The photo you see below on the left is of Loti himself. You might say, in fact, that the hero of Aziyadé is Loti himself. He slips out the tailor’s back door and into the hidden passageways of Istanbul’s bazaar and mosques, enjoying the disguise that could get him killed if his true identity were to be revealed. Veiled women pass him in the street, and he hears them say that such a handsomely dressed gentleman could only be a white Albanian. “At the end of this trail there waits the love of a Turkish woman, the wife of a Turk, a crazed passion that makes no sense considering our time and place," Loti writes. "You might say that to be capable of such an act, one must be deeply egotistical; I won’t argue with that; but I had begun to think that anything which pleases me must be a good thing and that one must always do one’s best to spice up the dull food of life.”
Here's my theory: Inspired not only by his tale of dangerous Oriental love but by his gift for disguise and self-invention, Isabelle wanted to be Loti. During those precious years of her youth when she wondered who she would become, she visited a photographer's shop and created the self-portrait you're looking at now on the right, Isabelle's Orientalist fantasia of the heroic Muslim male. In my research, I've found no evidence that Isabelle actually saw any pictures of Loti, but the striking similarities of these two images lead me to believe that she did.
And her journal entries after Loti came into her life suggest Loti had just as great an influence on her writing style. Here's a passage from Isabelle: "I detest cultivated green country full of crops. Why do I have this morbid craving for a barren land and desert wastes? Why do I prefer nomads to villagers, beggars to rich people? Aie yie yie! For me, unhappiness is a sort of spice."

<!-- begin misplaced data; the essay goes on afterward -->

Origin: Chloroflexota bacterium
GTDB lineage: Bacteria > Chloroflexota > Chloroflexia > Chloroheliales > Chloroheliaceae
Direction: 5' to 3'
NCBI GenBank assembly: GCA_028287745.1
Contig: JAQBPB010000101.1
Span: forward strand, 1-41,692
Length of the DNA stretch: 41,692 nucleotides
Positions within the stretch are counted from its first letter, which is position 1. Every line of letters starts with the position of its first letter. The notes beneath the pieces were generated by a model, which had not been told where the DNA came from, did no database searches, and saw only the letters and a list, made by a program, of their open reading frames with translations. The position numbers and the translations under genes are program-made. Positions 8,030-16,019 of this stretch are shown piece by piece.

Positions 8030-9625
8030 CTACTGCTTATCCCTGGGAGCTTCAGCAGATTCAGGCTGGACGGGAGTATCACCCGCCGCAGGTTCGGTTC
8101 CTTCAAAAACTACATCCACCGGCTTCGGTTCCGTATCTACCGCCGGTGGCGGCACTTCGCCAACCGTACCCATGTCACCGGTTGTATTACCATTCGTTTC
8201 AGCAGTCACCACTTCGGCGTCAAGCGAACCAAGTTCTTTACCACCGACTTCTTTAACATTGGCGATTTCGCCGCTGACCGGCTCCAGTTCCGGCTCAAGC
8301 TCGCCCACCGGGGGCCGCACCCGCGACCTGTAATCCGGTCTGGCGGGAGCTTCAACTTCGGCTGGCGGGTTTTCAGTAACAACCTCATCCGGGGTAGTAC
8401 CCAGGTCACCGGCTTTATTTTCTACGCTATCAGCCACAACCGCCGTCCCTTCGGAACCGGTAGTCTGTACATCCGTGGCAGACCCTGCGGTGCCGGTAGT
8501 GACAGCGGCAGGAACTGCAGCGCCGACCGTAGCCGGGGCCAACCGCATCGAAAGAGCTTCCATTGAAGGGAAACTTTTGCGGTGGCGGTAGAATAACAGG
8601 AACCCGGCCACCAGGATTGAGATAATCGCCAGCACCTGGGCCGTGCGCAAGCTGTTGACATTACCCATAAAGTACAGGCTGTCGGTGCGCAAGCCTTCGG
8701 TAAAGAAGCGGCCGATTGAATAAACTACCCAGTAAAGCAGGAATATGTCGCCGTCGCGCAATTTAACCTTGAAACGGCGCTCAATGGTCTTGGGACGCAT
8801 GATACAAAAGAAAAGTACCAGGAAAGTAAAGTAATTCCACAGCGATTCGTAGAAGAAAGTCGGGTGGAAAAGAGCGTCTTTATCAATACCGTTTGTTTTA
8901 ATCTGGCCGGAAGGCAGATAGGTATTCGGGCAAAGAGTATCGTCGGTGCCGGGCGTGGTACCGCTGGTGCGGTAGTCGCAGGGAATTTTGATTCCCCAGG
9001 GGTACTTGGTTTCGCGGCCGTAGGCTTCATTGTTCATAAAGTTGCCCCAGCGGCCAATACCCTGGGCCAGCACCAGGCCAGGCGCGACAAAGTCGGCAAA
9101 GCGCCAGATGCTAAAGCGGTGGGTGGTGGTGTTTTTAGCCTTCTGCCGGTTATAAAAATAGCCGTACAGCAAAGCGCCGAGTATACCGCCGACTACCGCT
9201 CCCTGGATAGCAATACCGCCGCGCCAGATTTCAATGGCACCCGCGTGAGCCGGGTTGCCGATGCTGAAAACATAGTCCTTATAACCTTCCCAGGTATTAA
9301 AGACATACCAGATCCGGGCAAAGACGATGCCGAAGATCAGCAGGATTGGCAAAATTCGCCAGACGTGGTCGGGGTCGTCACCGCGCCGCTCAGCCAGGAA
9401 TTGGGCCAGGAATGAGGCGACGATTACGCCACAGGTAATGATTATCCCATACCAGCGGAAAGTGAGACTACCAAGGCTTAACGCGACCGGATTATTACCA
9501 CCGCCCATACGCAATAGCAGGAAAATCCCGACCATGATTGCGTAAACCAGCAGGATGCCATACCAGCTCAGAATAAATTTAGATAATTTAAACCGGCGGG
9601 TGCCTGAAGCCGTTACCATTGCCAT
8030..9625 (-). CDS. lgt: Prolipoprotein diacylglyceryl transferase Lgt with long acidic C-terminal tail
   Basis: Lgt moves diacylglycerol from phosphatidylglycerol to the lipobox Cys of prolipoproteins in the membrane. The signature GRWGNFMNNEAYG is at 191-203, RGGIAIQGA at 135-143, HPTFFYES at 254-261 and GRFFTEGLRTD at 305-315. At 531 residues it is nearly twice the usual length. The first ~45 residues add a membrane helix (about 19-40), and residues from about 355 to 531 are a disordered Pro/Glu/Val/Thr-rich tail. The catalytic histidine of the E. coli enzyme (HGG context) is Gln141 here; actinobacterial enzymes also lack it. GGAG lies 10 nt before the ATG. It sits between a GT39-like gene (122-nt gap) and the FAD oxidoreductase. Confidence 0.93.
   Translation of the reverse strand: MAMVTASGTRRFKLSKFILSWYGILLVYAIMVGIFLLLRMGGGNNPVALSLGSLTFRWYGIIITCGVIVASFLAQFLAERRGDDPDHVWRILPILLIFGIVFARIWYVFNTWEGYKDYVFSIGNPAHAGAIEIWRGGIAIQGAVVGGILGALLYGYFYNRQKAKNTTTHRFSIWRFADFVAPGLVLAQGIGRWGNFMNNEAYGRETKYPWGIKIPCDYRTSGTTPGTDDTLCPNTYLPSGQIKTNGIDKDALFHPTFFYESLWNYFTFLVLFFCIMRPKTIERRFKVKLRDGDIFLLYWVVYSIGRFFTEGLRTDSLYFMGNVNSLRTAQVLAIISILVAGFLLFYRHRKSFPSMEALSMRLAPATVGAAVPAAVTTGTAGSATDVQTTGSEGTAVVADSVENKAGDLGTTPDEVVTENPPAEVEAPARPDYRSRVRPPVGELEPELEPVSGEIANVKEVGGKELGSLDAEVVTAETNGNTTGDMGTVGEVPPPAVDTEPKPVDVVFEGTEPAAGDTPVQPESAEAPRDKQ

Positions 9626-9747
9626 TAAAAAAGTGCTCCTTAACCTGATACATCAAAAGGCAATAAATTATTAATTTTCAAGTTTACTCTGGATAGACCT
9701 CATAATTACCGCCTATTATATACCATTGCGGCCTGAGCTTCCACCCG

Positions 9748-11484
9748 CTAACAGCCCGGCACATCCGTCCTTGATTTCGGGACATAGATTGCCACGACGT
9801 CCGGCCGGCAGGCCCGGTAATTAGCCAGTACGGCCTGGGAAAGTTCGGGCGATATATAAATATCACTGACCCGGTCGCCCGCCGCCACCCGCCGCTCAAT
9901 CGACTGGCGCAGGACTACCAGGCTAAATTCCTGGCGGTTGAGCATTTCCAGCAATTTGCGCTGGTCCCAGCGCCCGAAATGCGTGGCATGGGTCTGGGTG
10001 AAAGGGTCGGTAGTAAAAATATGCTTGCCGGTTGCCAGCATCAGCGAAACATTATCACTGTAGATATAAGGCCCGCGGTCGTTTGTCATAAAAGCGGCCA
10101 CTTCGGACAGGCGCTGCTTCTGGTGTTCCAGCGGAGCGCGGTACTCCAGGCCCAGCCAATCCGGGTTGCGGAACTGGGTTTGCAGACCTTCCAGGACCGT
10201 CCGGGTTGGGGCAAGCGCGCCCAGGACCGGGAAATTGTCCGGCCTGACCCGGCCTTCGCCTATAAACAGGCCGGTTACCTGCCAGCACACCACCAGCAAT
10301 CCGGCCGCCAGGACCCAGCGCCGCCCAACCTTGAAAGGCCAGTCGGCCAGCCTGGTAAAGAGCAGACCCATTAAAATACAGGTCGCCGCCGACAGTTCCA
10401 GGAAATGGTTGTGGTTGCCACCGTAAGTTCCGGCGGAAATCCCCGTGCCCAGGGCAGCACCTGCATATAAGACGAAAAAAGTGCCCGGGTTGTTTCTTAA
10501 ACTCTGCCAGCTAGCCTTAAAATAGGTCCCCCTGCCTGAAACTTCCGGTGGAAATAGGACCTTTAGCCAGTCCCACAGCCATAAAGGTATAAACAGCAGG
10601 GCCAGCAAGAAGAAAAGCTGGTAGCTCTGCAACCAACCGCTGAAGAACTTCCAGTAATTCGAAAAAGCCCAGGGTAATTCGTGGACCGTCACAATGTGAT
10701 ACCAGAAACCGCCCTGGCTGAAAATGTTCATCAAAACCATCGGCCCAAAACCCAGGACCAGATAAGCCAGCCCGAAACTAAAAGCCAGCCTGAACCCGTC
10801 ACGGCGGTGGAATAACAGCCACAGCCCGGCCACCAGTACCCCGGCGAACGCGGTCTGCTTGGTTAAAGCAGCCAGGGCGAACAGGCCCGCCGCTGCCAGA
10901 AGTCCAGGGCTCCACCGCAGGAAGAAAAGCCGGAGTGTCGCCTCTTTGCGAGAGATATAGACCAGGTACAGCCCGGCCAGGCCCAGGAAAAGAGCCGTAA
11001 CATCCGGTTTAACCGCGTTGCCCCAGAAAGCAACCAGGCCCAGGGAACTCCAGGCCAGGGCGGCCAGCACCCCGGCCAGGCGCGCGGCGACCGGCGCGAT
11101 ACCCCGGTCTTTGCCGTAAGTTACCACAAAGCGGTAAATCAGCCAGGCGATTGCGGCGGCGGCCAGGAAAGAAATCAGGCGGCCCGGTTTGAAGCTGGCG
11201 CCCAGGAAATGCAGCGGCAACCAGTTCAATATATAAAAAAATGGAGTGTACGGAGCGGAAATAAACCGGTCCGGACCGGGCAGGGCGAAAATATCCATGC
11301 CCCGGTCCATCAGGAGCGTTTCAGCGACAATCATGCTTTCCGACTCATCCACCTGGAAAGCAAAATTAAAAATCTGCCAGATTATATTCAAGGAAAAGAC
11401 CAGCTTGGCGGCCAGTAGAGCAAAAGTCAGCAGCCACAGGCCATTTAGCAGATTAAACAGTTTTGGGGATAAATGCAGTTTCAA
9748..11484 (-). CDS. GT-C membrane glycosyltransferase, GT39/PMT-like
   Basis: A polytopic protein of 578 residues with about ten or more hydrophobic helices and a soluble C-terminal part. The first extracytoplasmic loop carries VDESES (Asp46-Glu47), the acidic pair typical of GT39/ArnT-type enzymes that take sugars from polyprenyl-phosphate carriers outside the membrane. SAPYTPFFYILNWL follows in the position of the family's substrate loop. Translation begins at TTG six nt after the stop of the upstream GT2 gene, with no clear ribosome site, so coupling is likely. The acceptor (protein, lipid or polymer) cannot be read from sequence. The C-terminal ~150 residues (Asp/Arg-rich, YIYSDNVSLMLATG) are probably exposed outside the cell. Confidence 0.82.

Two years after reading Le Désert, Isabelle traveled to Algeria and converted to Islam, renamed herself Si Mahmoud (why not? Loti had renamed himself), dressed every day as an Arab male, and with a great sense of purpose lived like a man, especially after her initiation into the Kadriya brotherhood of Sufis. Si Mahmoud married a spahi soldier--Slimène, an Algerian man who served under the French military--and spent the rest of her (his?) life obsessed with the Sahara Desert, riding horseback over the sand dunes and coming to know the lives of villagers and nomads.
Slimène tried to make a home for them, but Si Mahmoud was restless and often preferred to live among the soldiers of the Foreign Legion. She would prowl around at night, have sex with the Arabic boys who took her fancy, smoke kif, and drink absinthe, kummel, chartreuse and cognac until she passed out on the floor of whatever random café she was drinking in. It was Isabelle Eberhardt's ambition to be a great writer, and while she did keep journals and serve as a war correspondent for the El Akhbar newspaper in the Sud Oranais, Isabelle never got very far with her ambitions. She died in a freak flood in the desert in 1904 when she was twenty-seven.